Margaret Aspinall, chairwoman of the Hillsborough Families Support Group lost her son during the Hillsborough Disaster on April 15, 1989.
Due to the events that took place and the misrepresentation that Liverpool football fans received from the media, Margaret vowed to not only do all she can to clear the name of her son but to clear the name of all the victims as a sign of respect for the victims but for their families.
With this prior knowledge in mind when I had the privilege of meeting Margaret I was unsure what to expect and understandably quite nervous, quickly I discovered that I had nothing to worry about.
From the moment I entered the main operations room of the Hillsborough Families Support Group I immediately felt at ease, although initially there was some confusion Margaret still took the time to speak to me.
Courteous, welcoming and warm are some words that spring to mind. Margaret treated me like an old friend: through the offering of tea, coffee, water and even donuts any stress that had lingered in the room had gone.
Margaret didn’t meet my stereotypical vision of a chairwoman, she dressed casually and sat with a minor slouch in her chair.
Earlier in the year Margaret and Trevor Hicks had been presented Honorary Fellowships at Liverpool Hope University.
Professor Gerald Pilay claimed: “In attending the ceremony that day, Margaret and Trevor did as they have done for the past 27 years, put their care for others before their own” he continued “in having to deal with their own grief so publicly, they have helped a city deal with theirs”.
At the time of our meeting Margaret had recently been honoured at the Women of the Year Awards, her kind side once again shun through as she was quick to remind me: “that wasn’t just for me, it was the families also”
She then explained how she and the families felt when they discovered they were to receive an award:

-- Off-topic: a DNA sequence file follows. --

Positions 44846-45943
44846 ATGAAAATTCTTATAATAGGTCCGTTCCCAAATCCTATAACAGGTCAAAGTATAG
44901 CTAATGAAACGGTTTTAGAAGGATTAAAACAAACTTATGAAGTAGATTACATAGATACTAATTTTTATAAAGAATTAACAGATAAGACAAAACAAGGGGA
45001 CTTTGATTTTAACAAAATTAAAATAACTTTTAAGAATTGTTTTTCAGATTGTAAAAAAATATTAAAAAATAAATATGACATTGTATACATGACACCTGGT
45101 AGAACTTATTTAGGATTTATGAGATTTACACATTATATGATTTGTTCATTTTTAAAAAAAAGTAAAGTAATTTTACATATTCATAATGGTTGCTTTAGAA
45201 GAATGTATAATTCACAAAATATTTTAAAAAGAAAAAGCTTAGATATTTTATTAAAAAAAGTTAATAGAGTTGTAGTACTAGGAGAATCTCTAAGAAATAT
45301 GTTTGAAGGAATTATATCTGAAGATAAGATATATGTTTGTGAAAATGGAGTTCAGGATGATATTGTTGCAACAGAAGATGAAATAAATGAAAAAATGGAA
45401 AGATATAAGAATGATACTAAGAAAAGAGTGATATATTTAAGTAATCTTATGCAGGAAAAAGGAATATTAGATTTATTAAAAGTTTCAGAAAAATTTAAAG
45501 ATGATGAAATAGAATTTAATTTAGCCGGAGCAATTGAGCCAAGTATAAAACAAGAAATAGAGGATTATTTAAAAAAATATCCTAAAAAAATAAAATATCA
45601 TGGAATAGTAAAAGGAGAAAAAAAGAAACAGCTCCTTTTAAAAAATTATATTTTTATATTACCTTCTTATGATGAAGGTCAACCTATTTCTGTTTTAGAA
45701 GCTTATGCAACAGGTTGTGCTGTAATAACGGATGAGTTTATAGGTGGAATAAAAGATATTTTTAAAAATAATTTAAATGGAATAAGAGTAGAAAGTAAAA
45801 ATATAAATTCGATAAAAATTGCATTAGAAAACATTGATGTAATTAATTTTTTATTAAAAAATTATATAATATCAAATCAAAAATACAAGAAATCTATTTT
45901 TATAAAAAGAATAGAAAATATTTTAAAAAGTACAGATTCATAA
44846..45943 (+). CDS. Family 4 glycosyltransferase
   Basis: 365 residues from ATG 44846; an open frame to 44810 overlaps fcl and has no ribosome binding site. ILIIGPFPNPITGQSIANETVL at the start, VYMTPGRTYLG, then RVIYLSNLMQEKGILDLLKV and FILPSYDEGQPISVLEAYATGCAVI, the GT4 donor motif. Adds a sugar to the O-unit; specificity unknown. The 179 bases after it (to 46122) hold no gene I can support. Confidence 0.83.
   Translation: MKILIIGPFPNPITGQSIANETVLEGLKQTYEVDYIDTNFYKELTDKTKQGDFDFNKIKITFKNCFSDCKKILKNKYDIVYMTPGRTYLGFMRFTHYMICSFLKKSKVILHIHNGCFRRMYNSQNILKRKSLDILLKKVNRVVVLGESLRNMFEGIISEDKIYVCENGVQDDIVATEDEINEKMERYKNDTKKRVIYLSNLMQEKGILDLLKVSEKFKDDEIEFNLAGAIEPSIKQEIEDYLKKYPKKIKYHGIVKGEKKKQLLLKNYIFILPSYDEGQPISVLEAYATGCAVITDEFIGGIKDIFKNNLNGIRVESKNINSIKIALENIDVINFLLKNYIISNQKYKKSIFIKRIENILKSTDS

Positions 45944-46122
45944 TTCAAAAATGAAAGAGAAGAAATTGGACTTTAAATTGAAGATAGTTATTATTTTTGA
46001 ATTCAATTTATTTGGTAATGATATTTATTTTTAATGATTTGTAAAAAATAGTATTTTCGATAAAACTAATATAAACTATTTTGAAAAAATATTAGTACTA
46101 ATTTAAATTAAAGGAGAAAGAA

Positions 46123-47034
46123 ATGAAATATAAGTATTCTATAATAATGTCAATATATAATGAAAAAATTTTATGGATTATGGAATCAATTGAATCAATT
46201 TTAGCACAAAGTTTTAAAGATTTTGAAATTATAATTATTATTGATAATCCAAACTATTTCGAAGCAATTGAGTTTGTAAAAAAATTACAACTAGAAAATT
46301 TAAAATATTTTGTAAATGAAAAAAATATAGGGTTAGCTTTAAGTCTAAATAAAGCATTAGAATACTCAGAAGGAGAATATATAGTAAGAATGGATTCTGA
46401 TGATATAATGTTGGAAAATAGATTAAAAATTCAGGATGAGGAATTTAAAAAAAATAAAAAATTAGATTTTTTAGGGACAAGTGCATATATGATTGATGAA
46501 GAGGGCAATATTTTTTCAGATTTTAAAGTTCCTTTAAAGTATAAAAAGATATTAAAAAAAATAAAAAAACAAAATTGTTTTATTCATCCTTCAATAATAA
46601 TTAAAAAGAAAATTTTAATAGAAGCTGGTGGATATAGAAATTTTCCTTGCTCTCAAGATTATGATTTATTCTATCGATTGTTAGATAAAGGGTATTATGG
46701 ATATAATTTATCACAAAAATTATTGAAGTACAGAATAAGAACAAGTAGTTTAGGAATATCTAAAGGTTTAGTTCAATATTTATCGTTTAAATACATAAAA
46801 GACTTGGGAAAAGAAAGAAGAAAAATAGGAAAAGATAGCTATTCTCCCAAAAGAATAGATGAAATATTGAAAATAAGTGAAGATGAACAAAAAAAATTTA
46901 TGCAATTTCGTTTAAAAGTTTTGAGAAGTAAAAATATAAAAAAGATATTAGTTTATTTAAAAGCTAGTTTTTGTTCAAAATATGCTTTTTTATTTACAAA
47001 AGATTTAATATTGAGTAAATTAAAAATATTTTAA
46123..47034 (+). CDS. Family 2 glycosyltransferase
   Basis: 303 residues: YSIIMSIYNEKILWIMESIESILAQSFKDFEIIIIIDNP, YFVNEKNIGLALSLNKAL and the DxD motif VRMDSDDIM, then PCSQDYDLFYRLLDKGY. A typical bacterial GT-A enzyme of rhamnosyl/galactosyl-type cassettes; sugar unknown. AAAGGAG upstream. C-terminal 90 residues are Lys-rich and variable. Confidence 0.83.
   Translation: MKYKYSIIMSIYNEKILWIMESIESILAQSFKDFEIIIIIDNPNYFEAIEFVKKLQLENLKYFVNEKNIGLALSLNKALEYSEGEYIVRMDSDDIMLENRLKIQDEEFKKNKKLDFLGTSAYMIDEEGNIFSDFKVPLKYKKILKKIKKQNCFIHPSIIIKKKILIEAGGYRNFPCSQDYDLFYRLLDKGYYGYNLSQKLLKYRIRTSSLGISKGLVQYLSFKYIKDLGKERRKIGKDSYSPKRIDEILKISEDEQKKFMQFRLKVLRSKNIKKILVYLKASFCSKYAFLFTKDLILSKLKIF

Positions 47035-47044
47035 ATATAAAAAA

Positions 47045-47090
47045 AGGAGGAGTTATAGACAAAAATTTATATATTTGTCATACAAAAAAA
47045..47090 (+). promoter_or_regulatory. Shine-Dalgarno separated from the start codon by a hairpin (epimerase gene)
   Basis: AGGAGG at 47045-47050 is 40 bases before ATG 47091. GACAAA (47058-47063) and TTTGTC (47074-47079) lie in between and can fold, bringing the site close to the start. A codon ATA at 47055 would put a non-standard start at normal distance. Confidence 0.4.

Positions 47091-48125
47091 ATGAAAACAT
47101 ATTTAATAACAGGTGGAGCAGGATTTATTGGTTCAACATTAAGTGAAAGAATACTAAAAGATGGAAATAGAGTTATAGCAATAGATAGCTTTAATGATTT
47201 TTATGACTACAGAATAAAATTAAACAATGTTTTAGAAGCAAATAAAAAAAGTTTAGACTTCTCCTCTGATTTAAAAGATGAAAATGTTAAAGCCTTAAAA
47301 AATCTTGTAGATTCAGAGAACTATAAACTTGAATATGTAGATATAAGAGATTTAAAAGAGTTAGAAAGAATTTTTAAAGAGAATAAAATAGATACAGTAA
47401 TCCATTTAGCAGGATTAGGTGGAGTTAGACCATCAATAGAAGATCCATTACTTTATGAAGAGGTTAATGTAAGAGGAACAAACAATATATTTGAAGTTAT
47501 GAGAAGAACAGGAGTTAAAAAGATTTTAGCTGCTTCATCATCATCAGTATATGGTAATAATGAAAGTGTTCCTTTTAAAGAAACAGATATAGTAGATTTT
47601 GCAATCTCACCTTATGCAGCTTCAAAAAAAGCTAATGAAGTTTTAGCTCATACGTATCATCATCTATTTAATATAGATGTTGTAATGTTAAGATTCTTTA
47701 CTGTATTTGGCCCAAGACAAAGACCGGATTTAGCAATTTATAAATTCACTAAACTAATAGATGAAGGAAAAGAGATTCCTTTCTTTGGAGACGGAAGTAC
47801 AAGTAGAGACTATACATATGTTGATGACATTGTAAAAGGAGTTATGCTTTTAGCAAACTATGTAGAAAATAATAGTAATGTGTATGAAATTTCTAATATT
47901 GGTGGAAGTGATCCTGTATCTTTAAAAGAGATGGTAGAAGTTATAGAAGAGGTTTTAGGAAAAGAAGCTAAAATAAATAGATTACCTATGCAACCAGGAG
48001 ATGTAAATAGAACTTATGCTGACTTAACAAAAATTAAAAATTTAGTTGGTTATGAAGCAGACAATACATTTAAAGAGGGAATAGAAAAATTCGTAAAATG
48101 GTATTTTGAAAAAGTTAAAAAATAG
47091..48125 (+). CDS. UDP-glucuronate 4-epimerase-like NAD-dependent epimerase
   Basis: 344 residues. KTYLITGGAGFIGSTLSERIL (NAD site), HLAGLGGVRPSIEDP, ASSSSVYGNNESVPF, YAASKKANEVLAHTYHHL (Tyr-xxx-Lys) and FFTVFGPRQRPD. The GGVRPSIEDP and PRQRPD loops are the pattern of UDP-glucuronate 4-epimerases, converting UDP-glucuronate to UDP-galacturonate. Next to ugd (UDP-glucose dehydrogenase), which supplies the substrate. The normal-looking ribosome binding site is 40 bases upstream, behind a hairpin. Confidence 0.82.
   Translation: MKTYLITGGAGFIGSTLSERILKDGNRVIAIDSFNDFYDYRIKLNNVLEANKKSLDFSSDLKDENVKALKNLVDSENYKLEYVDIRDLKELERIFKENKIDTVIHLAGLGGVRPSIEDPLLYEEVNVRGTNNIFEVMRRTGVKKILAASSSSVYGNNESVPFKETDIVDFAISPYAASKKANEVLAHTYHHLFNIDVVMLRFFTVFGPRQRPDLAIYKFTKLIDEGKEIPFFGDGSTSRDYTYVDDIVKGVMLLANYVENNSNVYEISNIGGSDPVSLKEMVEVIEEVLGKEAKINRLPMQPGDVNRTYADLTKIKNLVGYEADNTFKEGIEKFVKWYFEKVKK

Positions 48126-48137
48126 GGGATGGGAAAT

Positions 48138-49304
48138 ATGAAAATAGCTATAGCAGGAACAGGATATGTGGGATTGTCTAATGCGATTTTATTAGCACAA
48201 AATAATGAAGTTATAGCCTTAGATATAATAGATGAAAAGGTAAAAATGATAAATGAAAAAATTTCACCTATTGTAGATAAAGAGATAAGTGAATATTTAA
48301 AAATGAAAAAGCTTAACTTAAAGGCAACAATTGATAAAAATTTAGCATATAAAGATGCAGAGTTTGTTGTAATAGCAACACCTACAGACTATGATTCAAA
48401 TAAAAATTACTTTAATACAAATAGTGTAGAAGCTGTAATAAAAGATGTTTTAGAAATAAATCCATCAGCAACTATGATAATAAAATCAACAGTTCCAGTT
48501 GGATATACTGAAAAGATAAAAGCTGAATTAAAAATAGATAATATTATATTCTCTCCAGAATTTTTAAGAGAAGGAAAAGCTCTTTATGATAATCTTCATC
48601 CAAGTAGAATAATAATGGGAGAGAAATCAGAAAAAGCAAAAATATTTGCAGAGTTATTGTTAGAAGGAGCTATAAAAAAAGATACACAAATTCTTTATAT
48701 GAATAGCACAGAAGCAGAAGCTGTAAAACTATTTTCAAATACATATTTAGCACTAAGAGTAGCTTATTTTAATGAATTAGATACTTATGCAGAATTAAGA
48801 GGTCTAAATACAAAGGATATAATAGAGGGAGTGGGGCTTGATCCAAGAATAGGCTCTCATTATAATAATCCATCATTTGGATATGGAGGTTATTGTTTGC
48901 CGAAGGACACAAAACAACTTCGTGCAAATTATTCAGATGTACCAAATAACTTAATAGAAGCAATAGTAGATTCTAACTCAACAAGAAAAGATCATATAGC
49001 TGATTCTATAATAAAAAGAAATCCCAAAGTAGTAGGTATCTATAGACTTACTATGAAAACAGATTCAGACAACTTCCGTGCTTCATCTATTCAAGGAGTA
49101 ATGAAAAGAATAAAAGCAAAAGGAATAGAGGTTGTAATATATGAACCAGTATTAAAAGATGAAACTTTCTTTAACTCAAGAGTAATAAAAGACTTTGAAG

“We felt humbled, very proud, but at the end of it, we all realise, why we won that award. So there is a little bit of sadness with it because we all lost somebody. If we take that into account and always remember what those awards are about, it’s about the ninety-six innocent people who died, needlessly. But we still felt very proud and very privileged because the people recognised the achievement of the hard work that the families have done for these past twenty-odd years. I felt very proud and privileged as the rest of the families did”.
Current Prime Minister Theresa May presented Margaret with her award and when asked her opinion of Theresa May, Margaret said: “I found Theresa May a very straight forward, honest person” she continued “I’ve had a few meetings with Theresa May, before the establishment of the Hillsborough Independent Panel, and for the first time I felt that at last someone is finally listening to what we have to say”.
She also went on to describe Theresa May as “a person who wouldn’t take any nonsense, but also a type of person who is very fair and who will listen”.
Margaret’s maintained passion for the cause she is fighting for was prevalent in her voice throughout the interview, it was clear that I was speaking to a fighter, however this passion was at its highest when asked what helps her maintain it: “what keeps you going is an injustice that we know, which has been there since day one, to get the truth”.
She continued “but also for the love that you had for your loved one who died. That gives you the passion…that gives you the commitment that makes you more serious. It also makes you be true to yourself and if you’re true to yourself then you’re being true to the ninety-six…that is important”.
Margaret commented how “I do like the idea of Liverpool and Everton football club being united, which they have been, on an injustice that happened and our city is a great city for speaking up. We’re not perfect, we get things wrong, but what I do love about Merseyside is how we’re like a family”.
I went on to ask Margaret about the infamous David Duckenfield and happened to have mentioned the word justice in my question, Margaret’s answer really stuck out:
“I’m a great believer there’s no such thing as justice for one person’s life never mind ninety-six. But I am a person who believes in accountability and that’s a big difference…I’m a great believer in being honest and truthful and having integrity”.
Whilst discussing the most recent inquest of the Hillsborough Disaster, Margaret had this to say: “it is wonderful for our fans and the survivors who were there that day…and most importantly for the ninety-six for their names to be cleared”.
Margaret concluded the interview by showcasing her passion for the cause one final time, her ending quote is as follows: “you cannot ninety-six unlawfully killed, ninety-six unlawfully killed without somebody being accountable for it, they cannot get away with that and if they try to, they’ve got another fight on their hands with the families and the fans”.
By Michael O’Neill.